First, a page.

Maggots in the Meat

Writing Exercise

There were maggots in the meat. Professor Helena Slogar was no imbecile. She recognized a nefarious plot when she saw one. She’d been a participant in more than a few of her own.

Of course, from the outset, Helena didn’t trust the invitation from the Duchess of Swayzee. Not only was the woman a foul harpy, but she was also the ex-lover of the Prince of Boone. The same Prince of Boone whom Helena had married not three months past.

The prince loved Helena, and Helena adored…well. She adored his money. His glorious money, which provided all the funding she needed to continue her experiments. How could she possibly refuse him, knowing that all of her financial woes would become a thing of the past?

Duchess Swayzee was not as practical as Professor Helena Slogar. Swayzee cried. She begged. She threatened. But in the end, the Prince of Boone made his choice. A fine choice, indeed, as far as Helena was concerned.

But now, this. Maggots in the meat at the outdoor tea party the Duchess insisted Helena attend. Helena hiked all the way up the cursed mountain trail, only to find a fancy table with no other person in sight and platters brimming with maggot-infested meat. A fine joke, indeed.

To make matters worse, it started raining the moment Helena arrived. Hilarity upon hilarity. Her stomach rumbled. Long hikes always made her hungry, and now she wouldn’t get a single bite of food until she made her way all the way back down the treacherous trail and back into the safety of her home.

The sky thundered and rain poured down harder. With long suffering, Helena raced to the cover of trees nearby. She would catch her death of cold, at this rate.

Huddled, shivering under the tree, Helena did not see the dark figure that slunk through the shadows behind her. She did, however, hear the rustle of cloth as he prepared to strike. She turned just in time to see the man’s grizzled face and the sharp, poison-laced porcupine quill in his fist.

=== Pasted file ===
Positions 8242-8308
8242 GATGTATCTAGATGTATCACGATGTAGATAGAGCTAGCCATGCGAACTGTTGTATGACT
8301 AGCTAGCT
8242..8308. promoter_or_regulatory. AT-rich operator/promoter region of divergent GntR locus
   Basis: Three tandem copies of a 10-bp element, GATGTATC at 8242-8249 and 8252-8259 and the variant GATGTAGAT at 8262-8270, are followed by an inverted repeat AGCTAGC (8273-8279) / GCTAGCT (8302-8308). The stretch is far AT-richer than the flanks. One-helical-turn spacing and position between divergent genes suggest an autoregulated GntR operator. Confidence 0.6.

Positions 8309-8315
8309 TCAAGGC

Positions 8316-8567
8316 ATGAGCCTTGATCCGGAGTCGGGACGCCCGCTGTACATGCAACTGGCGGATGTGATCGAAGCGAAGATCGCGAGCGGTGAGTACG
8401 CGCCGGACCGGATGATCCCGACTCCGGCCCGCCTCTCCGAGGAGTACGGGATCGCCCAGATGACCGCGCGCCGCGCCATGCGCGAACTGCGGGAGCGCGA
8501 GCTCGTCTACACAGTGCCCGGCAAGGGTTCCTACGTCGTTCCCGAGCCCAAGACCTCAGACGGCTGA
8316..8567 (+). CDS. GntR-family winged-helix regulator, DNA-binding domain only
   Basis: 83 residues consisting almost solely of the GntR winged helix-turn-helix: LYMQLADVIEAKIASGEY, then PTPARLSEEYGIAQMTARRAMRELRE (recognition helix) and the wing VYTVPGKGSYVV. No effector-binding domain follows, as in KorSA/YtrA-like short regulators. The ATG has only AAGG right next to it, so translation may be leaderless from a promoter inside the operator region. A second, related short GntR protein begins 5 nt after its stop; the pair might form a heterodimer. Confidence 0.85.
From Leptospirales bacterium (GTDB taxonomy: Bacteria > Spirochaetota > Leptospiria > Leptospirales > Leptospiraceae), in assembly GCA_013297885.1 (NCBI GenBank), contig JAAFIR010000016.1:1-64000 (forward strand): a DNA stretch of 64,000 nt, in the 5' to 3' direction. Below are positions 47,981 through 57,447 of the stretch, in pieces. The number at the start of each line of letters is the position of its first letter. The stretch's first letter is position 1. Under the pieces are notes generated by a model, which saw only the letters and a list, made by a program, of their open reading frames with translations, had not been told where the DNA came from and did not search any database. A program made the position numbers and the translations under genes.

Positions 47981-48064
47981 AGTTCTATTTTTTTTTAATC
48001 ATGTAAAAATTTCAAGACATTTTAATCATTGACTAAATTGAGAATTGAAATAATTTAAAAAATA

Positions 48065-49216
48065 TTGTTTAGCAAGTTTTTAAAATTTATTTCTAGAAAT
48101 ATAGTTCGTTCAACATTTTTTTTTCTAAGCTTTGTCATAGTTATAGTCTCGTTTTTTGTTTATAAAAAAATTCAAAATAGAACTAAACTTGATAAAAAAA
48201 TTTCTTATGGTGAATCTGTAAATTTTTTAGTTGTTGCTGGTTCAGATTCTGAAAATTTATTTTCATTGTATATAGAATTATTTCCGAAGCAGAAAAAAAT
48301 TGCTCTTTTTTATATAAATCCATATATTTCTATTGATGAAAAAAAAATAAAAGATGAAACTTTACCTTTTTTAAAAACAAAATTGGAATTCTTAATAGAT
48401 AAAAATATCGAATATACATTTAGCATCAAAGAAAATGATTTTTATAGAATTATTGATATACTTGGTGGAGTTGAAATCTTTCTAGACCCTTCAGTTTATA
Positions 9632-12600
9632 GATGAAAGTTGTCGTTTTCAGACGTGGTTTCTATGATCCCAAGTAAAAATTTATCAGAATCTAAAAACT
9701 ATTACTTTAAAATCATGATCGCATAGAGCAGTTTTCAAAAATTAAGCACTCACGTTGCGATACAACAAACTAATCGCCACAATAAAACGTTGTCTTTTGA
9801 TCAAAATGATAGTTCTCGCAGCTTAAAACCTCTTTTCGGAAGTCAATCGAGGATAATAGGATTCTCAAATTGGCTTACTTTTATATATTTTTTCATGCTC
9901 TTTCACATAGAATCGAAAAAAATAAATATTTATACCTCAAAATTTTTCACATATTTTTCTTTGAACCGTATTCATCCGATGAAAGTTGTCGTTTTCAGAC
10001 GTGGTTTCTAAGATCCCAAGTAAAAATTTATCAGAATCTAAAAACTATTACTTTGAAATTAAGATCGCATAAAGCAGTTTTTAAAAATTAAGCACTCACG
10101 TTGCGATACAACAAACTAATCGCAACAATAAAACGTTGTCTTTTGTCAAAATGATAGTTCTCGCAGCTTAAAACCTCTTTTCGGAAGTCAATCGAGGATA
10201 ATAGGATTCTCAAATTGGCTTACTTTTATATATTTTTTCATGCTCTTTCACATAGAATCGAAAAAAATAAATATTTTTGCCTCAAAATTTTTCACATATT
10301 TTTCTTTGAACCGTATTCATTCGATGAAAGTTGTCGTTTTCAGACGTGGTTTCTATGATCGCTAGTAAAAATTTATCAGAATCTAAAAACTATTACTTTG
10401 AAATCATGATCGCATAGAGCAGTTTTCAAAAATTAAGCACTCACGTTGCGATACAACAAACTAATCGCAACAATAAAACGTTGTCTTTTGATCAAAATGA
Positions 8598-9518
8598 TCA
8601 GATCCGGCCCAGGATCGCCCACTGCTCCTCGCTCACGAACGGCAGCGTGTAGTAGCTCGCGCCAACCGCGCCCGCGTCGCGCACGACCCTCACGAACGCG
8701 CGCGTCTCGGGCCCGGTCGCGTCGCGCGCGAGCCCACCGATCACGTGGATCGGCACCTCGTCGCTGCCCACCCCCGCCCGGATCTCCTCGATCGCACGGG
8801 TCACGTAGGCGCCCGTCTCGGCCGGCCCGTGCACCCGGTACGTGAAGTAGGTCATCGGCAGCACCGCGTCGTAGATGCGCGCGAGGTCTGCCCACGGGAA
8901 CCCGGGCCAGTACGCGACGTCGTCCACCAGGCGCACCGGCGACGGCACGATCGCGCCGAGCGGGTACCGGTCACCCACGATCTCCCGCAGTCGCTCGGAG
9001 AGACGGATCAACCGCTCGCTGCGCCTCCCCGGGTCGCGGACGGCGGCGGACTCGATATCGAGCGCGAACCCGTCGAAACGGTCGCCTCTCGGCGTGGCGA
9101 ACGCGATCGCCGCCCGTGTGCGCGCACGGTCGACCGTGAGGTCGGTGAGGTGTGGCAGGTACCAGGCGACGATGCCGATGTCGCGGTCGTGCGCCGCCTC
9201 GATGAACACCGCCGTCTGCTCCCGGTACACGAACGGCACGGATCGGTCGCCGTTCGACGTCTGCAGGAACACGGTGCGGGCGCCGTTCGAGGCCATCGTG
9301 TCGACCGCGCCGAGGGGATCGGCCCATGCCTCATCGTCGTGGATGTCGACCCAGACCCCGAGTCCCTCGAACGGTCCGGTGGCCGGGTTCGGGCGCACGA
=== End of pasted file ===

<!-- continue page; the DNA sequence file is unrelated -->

The man struck, bearing his weight down on Helena as she screamed. He stabbed her with the quill over and over until her screams became shallow gasps for breath. His task complete, the man dragged her to the sloped edge of the hiking trail and shoved her off.

Helena rolled down the side of the mountain, striking trees and rocks, scraping her exposed arms and legs as she went. After what felt like ages she splashed into the river below, and there she floated, perfectly still and barely alive.

Barely alive was all Helena required. She was a woman of science, not to be underestimated or trifled with. Poison? Ha! The moss of the snakeberry tree would draw out any poison from her blood. She clawed her way up the bank of the river and to the first such tree she found. Applying moss to her wounds, she hunted for local herbs to create tinctures that would keep her alive long enough to get home. Once the prince heard of the Duchess of Swayzee’s actions, he would be furious.

That thought alone set a grin on her lips and kept her moving, mile after mile, toward the Prince’s palisade. She limped, battered beyond recognition, through the city gates and onto the grounds of her husband’s home. Her heart leaped for joy. She was nearly there!

A solid hell planted itself firmly on her shoulder.

“I’ve been looking for you.” Her assassin guffawed heartily. “Can’t have you showing up back here. Not now that the mistress is consoling your hubby over the death of his love.”

“I’m not dead,” Helena said stubbornly.

“Trust me, love. You are.” The man took out his knife with a wide grin. A cold chill streaked down Helena’s spine. She tried to scream, but the sound never managed to escape her mouth. The assassin scooped Helena into his arms, covered her face with his cloak, and carried her off of the Prince’s property. It was straight to the butcher, for this one. His mistress had plans for the remains of Professor Helena Slogar and the bastard Prince who broke her heart.

One week later, the Duchess of Swayzee stopped by for dinner. The Prince, who’d been little more than a walking corpse since the disappearance of his beloved Helena, thanked her yet again for her support of him.

“Oh, dearest,” Swayzee said. “Of course. I would do anything for you.”

The head maid set up a seat at the Prince’s right hand. “You should be thankful, your highness. Her ladyship brought more of her delicious meat pies to sustain you.” She smiled graciously at the Duchess. “It’s the only thing he’ll eat, of late. Were not for you, I’m certain he’d have starved by now.”

“It’s the least I could do,” Swayzee informed the maid, trying to suppress her malicious grin. “After all the Prince has done, he deserves nothing less.”

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